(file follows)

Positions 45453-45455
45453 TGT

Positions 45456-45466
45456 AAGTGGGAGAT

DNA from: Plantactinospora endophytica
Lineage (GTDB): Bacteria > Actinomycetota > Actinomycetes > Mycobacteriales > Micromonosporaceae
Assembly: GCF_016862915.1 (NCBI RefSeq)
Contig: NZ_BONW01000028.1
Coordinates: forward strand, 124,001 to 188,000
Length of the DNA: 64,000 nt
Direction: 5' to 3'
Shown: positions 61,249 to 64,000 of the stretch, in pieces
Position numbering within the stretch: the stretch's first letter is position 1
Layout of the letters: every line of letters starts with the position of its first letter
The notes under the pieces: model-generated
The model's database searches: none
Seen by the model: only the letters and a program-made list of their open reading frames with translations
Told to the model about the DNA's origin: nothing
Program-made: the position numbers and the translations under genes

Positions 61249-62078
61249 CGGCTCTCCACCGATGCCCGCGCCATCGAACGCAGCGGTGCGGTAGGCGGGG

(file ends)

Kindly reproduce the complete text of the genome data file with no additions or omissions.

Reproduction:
Positions 45453-45455
45453 TGT

Positions 45456-45466
45456 AAGTGGGAGAT

DNA from: Plantactinospora endophytica
Lineage (GTDB): Bacteria > Actinomycetota > Actinomycetes > Mycobacteriales > Micromonosporaceae
Assembly: GCF_016862915.1 (NCBI RefSeq)
Contig: NZ_BONW01000028.1
Coordinates: forward strand, 124,001 to 188,000
Length of the DNA: 64,000 nt
Direction: 5' to 3'
Shown: positions 61,249 to 64,000 of the stretch, in pieces
Position numbering within the stretch: the stretch's first letter is position 1
Layout of the letters: every line of letters starts with the position of its first letter
The notes under the pieces: model-generated
The model's database searches: none
Seen by the model: only the letters and a program-made list of their open reading frames with translations
Told to the model about the DNA's origin: nothing
Program-made: the position numbers and the translations under genes

Positions 61249-62078
61249 CGGCTCTCCACCGATGCCCGCGCCATCGAACGCAGCGGTGCGGTAGGCGGGG